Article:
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Symposium on Religious Conversion

15th June, 2015 @ 09:00

Faculty of Asian and Middle Eastern Studies, University of Cambridge

On Monday 15th June 2015, the Symposium on Religious Conversion was held at the Faculty of Asian and Middle Eastern Studies, University of Cambridge. The symposium was jointly organised by the Woolf Institute and the Centre of Islamic Studies.

Religious conversion is a process of change and continuity, enacted, in some instances, by a rapid and systematic reconfiguration of multiple spheres of the self and lived experience, and in others, through gradual negotiation shaped in contextual and contingent ways. The new beliefs, identity and conceptions of moral personhood of converts may be marked on the body and through everyday practices of 'cultivating selfhood'. Converts may adopt new sartorial practices and a change of name, alongside lifestyle changes, in the form of consumption habits, spatial practices and conceptions of gender norms; all of which may be shaped by a convert's class, gender and ethnicity. Religious conversion can be a hopeful and inspiring process of 'becoming', the final resting spot on a journey, or simply a stage on that journey, enmeshed with new ties of belonging, new values and, in some cases, hope for individuals trapped in cycles of violence and crime. Or it can be a process wracked by doubt, disappointment and loss. Converts can experience strained relationships with friends, family and wider society, a process of becoming 'other' associated with a renegotiation of social status.   

Conversion cannot be discussed without recognising its place within a maelstrom of social, cultural and political discourses in most societies at most times, from scales of the local to the national and transnational. The convert is both 'insider' and 'outsider', defined by an 'in-betweenness' which wrestles with social taxonomies of 'us' and 'them'. On the one hand they can be heralded as conduits between communities, individuals who traverse fault lines, reflecting, in some cases, an 'indigenisation' of erstwhile 'non-indigenous' faith traditions, such as converts to Islam in the UK who are commonly viewed as the embodiment of 'British Islam'. At other times converts can produce a hardening of battle lines. Represented as self-loathing, even pathological, their conversion may be explained as the malfeasance and conspiracy of their religion and its religious communities. The converts' representation in these discourses often reveals a lot more about anxieties circulating in society than the lives of converts themselves. However, the voices of converts are not silent. While many are unable to shape discourses in the public sphere, or do not want to, others forcefully convey the complexity of conversion narratives and often in the process of doing so become articulate 'cultural critics', raising questions about tacit social and cultural norms.   

Religious conversion is the focus of a long tradition of scholarly interest and inquiry. This symposium provided an opportunity for contemporary research on conversion connected to the four panel themes listed below, and a platform for scholars to engage in conversations around conversion across disciplines and regional and faith specialisations.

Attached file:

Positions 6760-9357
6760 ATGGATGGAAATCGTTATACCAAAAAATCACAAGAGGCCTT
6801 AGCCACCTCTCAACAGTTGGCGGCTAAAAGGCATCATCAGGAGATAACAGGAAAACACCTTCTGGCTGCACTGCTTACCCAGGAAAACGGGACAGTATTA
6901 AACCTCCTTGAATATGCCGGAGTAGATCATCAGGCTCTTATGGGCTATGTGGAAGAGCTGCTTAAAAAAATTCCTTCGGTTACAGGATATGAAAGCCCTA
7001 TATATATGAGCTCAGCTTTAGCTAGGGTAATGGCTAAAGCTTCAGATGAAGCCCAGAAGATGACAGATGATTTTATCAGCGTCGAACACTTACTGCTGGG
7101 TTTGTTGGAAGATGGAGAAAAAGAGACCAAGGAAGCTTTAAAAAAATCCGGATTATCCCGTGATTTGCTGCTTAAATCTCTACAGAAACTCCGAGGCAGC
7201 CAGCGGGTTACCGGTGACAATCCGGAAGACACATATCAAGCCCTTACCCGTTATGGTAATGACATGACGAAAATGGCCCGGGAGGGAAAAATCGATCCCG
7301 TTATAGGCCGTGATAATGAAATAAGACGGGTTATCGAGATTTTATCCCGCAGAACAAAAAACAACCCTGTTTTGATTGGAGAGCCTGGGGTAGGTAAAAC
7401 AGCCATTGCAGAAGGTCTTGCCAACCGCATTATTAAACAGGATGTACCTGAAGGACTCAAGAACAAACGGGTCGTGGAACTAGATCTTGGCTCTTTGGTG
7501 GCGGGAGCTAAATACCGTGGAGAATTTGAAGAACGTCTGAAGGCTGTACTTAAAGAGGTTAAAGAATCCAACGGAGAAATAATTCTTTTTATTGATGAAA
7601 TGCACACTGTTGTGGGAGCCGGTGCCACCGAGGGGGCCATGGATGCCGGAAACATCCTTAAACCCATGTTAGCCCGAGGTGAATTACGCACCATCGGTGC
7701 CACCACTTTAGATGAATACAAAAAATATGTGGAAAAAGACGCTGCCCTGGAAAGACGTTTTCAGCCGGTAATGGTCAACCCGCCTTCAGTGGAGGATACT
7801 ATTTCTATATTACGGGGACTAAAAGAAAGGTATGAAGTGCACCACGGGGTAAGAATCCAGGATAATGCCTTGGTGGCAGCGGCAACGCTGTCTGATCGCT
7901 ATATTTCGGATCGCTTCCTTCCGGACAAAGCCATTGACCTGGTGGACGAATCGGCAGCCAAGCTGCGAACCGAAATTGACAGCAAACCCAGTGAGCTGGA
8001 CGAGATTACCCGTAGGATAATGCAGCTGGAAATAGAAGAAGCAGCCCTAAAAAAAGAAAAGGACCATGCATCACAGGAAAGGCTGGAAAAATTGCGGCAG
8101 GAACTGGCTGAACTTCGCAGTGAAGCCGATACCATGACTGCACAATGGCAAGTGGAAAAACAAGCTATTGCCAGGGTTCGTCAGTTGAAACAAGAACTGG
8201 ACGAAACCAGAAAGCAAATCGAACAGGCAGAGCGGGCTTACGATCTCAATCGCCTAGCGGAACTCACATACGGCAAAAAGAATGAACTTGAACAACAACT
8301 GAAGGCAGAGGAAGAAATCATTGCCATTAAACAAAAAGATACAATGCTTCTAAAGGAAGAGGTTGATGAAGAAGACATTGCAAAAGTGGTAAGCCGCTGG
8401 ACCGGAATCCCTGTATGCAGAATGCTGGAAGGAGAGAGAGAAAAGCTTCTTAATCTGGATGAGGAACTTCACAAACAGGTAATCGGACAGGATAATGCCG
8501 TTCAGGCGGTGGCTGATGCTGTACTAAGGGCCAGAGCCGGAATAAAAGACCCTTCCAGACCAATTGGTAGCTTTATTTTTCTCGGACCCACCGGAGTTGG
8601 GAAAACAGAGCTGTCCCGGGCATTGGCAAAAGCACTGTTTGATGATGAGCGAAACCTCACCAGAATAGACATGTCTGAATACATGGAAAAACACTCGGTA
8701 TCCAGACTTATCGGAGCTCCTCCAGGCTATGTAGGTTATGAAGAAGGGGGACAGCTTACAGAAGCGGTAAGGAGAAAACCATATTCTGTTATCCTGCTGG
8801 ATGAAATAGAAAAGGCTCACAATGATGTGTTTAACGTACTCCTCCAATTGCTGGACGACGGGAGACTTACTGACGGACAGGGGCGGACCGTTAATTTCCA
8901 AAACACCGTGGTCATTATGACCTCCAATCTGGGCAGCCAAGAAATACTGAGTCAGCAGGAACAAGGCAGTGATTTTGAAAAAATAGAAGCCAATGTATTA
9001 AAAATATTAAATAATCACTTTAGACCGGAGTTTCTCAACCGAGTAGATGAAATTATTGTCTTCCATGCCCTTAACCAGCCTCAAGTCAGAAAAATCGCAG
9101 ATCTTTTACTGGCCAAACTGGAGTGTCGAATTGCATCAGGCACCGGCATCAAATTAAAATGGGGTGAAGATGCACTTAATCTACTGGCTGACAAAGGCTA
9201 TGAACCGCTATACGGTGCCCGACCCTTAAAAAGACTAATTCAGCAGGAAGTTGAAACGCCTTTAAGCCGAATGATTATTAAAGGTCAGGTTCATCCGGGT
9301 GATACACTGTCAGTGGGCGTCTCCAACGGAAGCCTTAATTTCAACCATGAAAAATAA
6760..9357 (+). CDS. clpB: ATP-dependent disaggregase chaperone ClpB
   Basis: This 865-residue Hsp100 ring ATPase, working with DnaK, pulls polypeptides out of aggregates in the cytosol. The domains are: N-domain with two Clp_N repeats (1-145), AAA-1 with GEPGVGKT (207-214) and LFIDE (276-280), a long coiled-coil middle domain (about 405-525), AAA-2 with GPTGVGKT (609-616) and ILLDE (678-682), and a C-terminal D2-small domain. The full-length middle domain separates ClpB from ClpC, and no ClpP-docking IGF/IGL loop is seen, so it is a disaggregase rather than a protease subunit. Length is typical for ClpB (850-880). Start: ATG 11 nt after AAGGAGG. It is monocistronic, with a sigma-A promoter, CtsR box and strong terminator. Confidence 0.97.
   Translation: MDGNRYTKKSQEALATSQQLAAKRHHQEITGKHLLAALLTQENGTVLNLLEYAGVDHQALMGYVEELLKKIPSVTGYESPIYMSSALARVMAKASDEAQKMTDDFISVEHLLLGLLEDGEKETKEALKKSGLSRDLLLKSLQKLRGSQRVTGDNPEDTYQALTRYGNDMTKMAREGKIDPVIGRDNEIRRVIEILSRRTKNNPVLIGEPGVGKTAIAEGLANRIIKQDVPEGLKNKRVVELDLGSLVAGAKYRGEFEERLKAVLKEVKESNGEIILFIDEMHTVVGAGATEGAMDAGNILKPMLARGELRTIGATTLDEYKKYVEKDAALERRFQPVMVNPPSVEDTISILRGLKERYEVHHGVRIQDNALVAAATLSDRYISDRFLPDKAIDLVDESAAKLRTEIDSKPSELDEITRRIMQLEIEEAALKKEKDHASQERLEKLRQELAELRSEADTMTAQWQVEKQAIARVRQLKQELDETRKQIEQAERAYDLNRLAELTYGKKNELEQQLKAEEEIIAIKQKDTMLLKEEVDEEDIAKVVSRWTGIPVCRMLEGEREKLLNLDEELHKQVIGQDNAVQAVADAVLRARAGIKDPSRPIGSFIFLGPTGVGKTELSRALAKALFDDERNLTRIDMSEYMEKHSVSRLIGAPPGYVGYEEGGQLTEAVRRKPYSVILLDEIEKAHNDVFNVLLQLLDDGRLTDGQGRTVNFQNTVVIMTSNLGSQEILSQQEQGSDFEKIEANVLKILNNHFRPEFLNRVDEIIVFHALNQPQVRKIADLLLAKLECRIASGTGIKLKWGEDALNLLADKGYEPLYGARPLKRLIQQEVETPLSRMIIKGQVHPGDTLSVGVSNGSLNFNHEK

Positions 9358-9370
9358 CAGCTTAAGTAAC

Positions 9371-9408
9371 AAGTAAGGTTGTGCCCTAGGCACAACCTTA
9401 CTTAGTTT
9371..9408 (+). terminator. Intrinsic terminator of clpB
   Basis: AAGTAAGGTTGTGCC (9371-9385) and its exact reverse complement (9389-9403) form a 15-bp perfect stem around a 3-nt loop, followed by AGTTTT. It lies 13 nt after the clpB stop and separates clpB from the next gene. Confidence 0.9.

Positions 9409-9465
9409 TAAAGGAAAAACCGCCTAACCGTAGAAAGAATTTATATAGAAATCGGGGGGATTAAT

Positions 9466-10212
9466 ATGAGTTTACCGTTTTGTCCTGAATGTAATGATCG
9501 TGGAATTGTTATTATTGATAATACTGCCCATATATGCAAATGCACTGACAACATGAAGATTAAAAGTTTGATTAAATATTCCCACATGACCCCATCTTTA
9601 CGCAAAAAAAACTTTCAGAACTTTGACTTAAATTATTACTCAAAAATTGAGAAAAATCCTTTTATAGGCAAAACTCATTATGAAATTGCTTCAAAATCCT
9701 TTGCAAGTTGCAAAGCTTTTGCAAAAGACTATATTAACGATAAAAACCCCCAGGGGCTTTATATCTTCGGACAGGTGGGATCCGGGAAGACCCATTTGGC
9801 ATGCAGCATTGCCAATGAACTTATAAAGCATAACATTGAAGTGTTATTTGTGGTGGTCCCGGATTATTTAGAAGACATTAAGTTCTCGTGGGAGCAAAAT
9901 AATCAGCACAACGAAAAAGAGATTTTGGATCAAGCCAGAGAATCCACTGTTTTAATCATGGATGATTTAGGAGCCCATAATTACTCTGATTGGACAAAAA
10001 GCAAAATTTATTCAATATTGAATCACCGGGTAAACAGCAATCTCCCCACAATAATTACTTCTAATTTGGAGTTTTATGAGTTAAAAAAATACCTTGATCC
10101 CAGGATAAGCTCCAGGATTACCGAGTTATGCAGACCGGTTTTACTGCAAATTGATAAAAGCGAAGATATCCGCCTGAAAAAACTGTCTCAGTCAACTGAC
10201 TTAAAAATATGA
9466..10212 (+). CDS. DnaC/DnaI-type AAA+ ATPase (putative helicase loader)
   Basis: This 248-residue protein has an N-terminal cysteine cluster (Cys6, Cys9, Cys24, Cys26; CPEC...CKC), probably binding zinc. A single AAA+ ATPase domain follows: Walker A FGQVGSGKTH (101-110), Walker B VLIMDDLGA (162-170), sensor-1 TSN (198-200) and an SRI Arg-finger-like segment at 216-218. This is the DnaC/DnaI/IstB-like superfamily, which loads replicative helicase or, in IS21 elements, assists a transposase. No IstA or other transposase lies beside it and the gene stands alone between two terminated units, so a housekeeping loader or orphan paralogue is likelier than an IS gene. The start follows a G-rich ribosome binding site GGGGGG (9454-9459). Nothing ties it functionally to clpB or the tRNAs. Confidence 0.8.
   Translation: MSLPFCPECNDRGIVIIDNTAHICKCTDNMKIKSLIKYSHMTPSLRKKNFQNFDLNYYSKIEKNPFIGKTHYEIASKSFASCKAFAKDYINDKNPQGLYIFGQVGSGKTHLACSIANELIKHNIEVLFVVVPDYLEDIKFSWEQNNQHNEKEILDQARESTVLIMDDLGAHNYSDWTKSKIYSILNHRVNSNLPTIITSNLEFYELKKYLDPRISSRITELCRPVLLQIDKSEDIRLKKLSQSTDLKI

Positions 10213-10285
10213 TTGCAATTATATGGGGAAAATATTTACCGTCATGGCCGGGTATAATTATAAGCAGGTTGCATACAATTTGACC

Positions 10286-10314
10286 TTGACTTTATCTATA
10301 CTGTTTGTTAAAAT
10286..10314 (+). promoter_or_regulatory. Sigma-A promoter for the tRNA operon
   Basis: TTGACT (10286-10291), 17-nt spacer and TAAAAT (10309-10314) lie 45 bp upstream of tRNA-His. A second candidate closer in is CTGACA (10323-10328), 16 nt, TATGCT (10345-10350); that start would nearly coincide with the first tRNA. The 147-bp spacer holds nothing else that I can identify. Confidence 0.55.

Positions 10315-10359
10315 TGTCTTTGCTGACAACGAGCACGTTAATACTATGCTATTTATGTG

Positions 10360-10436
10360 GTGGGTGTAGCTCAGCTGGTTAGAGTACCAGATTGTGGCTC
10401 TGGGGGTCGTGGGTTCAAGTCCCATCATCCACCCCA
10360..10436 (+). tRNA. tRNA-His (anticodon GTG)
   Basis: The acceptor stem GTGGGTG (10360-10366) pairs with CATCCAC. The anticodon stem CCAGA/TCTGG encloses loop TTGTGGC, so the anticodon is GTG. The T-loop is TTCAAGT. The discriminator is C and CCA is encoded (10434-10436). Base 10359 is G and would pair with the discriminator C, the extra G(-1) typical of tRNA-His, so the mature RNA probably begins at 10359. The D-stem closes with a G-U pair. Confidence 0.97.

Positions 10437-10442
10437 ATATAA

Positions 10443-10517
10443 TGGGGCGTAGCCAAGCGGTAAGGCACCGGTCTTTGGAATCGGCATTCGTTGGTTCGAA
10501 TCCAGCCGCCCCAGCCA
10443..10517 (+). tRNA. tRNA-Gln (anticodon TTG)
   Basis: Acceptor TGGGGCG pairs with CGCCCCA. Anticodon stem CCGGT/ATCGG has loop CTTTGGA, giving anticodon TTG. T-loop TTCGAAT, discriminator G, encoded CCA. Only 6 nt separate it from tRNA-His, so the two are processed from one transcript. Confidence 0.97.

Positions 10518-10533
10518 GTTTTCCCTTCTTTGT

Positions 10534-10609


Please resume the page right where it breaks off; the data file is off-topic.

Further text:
The Panel themes were as follows:

The Public Sphere  

Papers considered the ways religious conversion interacts with the public sphere. How does conversion engage, bolster or unsettle understandings of national identity in the public sphere? What role do converts play as sources of knowledge and representatives for their religion and religious communities? In what ways have converts served as 'cultural critics' of mainstream norms in the public sphere? This theme also includes consideration of how converts express or manage identity and religious practices in "secular" public spaces.

Prisons and Gangs   

The interaction of conversion with the dynamics of prisons and gangs are the subject of this panel. What draws people to convert in prisons and gangs and how does this differ to other cases of conversion? In particular, how can the high rates of conversion to Islam in prisons in the UK and in other countries be explained? How do prisons and gangs shape the ways in which religion is learnt and enacted? What is the impact of prison staff, such as prison chaplains, and faith-based networks and organisations in shaping the decision to convert and experiences of conversion?  

Ethnicity, Gender and Class  

Papers are invited to explore the ways in which ethnicity, gender and class interact with conversion. How far do these factors shape the rationale for conversion? In what ways do they shape the lived experience and the shifting contours of identity and practices of converts? This theme will also consider the role of ethnicity, gender and class in the reception of converts and conversion. How do these factors shape attitudes towards converts among family, friends and social networks and, at a wider scale, the depictions of converts in national media and broader society?

Ruptures and Continuities   

When is conversion experienced as a rupture and continuity? In which fields of everyday life is rupture explicitly marked and in which is it apparently more subtle and tacit? What kinds of rupture are considered important by converts, and how do these differ to those considered important by families, friends and wider society? How far does conversion modify other forms of identity, such as pre-conversion faith identity, or national identity? Papers are also invited to consider how change and continuity is reflected in scholarly and popular representations of converts and conversion. 

Please Note: The entry date for this conference has now passed.

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